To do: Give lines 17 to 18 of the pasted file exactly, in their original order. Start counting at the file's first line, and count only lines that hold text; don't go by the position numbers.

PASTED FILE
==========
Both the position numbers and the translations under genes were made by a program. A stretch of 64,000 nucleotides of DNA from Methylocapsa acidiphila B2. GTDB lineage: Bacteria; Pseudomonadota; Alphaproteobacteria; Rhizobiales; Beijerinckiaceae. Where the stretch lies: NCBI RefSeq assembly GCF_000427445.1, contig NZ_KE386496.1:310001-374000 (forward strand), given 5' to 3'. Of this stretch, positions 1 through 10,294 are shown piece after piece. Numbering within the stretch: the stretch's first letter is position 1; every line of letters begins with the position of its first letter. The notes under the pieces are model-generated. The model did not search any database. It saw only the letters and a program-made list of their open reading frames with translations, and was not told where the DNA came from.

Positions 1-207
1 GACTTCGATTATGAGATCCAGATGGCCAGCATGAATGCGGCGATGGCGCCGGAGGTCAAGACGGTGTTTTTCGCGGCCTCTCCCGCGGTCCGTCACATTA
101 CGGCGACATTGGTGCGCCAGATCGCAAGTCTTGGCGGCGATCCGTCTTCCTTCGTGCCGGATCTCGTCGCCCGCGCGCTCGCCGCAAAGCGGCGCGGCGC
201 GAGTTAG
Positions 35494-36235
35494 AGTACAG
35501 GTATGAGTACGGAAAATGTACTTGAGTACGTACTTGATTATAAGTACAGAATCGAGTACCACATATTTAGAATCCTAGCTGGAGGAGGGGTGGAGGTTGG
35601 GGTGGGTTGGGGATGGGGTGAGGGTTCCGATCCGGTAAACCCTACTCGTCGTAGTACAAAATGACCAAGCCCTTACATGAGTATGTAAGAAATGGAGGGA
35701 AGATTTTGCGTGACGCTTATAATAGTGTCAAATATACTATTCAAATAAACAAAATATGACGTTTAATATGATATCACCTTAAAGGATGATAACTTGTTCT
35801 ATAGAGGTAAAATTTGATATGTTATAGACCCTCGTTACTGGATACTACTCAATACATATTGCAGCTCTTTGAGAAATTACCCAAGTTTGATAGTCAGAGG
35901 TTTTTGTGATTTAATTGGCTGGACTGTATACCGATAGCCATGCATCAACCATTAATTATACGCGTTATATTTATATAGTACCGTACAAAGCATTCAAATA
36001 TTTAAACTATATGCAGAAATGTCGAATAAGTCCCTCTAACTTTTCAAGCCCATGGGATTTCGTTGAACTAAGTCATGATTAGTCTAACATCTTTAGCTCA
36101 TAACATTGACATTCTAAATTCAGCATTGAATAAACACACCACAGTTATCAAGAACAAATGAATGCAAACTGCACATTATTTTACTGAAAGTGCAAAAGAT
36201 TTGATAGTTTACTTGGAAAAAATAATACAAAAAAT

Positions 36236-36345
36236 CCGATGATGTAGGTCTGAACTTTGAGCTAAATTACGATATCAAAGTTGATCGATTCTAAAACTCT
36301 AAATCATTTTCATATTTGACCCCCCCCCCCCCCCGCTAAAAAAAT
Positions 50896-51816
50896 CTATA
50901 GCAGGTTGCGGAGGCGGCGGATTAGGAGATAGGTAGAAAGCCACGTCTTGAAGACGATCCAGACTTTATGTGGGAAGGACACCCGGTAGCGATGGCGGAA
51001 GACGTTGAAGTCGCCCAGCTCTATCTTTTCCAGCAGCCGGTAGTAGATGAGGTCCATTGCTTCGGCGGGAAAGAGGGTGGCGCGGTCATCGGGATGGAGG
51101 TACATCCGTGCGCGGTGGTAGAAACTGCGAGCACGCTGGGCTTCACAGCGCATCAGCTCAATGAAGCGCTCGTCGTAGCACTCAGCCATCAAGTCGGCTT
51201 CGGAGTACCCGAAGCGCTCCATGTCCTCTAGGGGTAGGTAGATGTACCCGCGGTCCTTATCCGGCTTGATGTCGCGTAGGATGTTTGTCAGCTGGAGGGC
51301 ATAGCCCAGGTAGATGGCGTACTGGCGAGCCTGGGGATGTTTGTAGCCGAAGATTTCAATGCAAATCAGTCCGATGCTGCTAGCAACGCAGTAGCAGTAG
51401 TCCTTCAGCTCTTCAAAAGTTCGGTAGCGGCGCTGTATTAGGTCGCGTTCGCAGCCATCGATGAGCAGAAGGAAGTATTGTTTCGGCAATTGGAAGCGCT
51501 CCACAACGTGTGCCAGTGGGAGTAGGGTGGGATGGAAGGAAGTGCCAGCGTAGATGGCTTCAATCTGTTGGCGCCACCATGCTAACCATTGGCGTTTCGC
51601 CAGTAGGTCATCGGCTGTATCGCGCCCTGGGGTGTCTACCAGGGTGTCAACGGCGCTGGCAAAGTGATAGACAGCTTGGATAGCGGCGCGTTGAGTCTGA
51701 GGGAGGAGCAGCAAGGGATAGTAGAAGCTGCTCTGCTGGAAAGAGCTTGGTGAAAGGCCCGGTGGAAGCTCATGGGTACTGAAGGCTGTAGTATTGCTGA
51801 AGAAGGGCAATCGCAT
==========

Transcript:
36236 CCGATGATGTAGGTCTGAACTTTGAGCTAAATTACGATATCAAAGTTGATCGATTCTAAAACTCT
36301 AAATCATTTTCATATTTGACCCCCCCCCCCCCCCGCTAAAAAAAT